WASHINGTON AND MESA, ARIZ. — President Obama unveiled a $75-billion federal plan to ease the epidemic of home foreclosures Wednesday, casting it as a lifeline for as many as 9 million homeowners and a means for ending the downward spiral of the economy.
The housing market collapse helped trigger the broader economic decline, the president argued, and so acting "boldly and swiftly" to arrest a wave of foreclosures would have positive effects across the economy and benefit every American.
"In the end, all of us are paying a price for this home mortgage crisis," Obama said. "And all of us will pay an even steeper price if we allow this crisis to deepen, a crisis which is unraveling homeownership, the middle class and the American dream itself."
Obama presented the plan at a high school outside Phoenix, in a state where about one out of every 182 homes faced some stage of foreclosure proceedings last year. Nationwide, there were 2.2 million foreclosures last year, and the administration expects as many as 6 million foreclosures in the "coming years," said Shaun Donovan, secretary of Housing and Urban Development.
The president's proposal aims to assist two broad classes of homeowners.
The administration says the plan will help as many as 5 million people whose homes have lost so much value that they cannot qualify for conventional refinancing to take advantage of today's low interest rates. Under the plan, eligible homeowners could switch to lower-rate mortgages through Fannie Mae or Freddie Mac, the home loan giants, and potentially cut thousands of dollars from their payments each year.
In addition, the administration intends to help as many as 4 million homeowners at risk of foreclosure because of job losses or other effects of the recession, or because of increases in adjustable-rate mortgages.
The goal is to bring mortgage payments down to a more reasonable level, defined as 31% of monthly income. It will cost $75 billion, which would come from the $700-billion financial services industry bailout that Congress approved last year.
The plan gives financial incentives to lenders and mortgage servicing companies to encourage them to help people refinance.
In addition, Obama's plan would use money already approved by Congress to enlarge the government commitment to Fannie Mae and Freddie Mac "to ensure the strength and security of the mortgage market," the administration said.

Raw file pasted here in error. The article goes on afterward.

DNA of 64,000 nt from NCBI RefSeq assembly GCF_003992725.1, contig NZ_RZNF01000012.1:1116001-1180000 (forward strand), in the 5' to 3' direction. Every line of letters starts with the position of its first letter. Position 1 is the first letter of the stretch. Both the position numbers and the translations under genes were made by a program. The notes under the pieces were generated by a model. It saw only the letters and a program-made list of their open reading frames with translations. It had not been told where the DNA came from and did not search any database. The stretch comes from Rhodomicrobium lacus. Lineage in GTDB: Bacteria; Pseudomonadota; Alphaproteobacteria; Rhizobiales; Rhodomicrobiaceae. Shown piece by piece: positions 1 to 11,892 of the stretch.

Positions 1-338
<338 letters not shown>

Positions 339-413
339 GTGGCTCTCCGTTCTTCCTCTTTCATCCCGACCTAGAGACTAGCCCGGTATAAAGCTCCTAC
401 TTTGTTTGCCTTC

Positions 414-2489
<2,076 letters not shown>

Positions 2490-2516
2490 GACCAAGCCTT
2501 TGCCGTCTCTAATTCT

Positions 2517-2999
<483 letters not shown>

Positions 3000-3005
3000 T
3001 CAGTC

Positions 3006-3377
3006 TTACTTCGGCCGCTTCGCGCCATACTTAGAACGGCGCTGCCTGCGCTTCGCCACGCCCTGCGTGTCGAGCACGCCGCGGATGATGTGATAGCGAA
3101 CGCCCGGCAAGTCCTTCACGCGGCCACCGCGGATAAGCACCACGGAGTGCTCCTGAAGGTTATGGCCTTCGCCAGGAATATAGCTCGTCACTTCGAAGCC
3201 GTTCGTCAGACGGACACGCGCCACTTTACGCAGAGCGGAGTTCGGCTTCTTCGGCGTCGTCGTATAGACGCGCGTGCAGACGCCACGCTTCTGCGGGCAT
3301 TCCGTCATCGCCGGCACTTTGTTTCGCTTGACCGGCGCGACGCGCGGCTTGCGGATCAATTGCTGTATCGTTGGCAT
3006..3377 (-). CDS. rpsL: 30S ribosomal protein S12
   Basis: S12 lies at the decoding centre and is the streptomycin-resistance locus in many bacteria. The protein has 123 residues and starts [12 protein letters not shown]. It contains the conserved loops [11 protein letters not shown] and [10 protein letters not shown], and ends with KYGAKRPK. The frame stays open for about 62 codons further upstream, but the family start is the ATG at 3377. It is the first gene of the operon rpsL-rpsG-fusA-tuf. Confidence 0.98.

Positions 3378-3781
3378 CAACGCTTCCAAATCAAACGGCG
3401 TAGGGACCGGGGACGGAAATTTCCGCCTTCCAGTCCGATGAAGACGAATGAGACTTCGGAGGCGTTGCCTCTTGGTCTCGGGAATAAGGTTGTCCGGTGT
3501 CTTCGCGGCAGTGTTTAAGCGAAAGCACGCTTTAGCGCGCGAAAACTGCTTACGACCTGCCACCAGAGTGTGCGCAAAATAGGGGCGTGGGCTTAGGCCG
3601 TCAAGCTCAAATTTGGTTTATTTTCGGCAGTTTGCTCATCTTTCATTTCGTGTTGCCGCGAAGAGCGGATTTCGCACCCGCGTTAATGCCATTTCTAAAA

The housing initiative is shaping up to be the most politically palatable component of Obama's larger plan to fix the economy, which includes the $787-billion stimulus package he signed this week and rescue plans for the financial services sector and the auto industry. Even Republicans who have opposed other parts of Obama's solution were reluctant to be too critical of the housing plan Wednesday.
Still, the introduction of another multibillion-dollar plan drew a cautious response from some members of Congress, who are already suffering what some have called "bailout fatigue." House Republican leaders sent a letter to Obama posing questions about the housing proposal, opening with a query about how the plan would help "the over 90% of homeowners who are playing and paying by the rules."
The plan is far more detailed than the bank rescue proposal the administration rolled out last week, which was criticized for being vague and blamed for an immediate plunge in the stock market.
In arguing for the plan, Obama said foreclosures hurt more than the homeowners involved.
"There are families who see 'for sale' signs lining the streets, who see neighbors leave and homes standing vacant and lawns slowly turning brown," Obama said. "They see their own homes, their largest single assets, plummeting in value."
Economists say some form of foreclosure relief could play a crucial part in an overall economic recovery.
"All of these foreclosures are weighing down the value of housing, and that's undermining consumer confidence," said Ken Rosen, chairman of the Fisher Center for Real Estate and Urban Economics at UC Berkeley. "If you stabilize housing prices, that's very important to all the people who own houses and their confidence to spend."
In addition, he said, aid to homeowners would have a direct effect on the beleaguered banking industry.
"Three-quarters of the assets going bad in banks are home mortgages," Rosen said. "By doing loan modification rather than foreclosure, you're saving probably 50% of their loss. Half their loss will not happen."
Democratic members of Congress greeted Obama's proposal warmly. House Speaker Nancy Pelosi (D-San Francisco) called it "essential to get our economy moving again."
Sen. Christopher J. Dodd (D-Conn.), chairman of the Senate Committee on Banking, Housing and Urban Affairs, said the Obama administration "gets it."
"Foreclosure prevention not only provides relief to middle-class families struggling to make ends meet," Dodd said, "but also is critical to getting our economy back on track."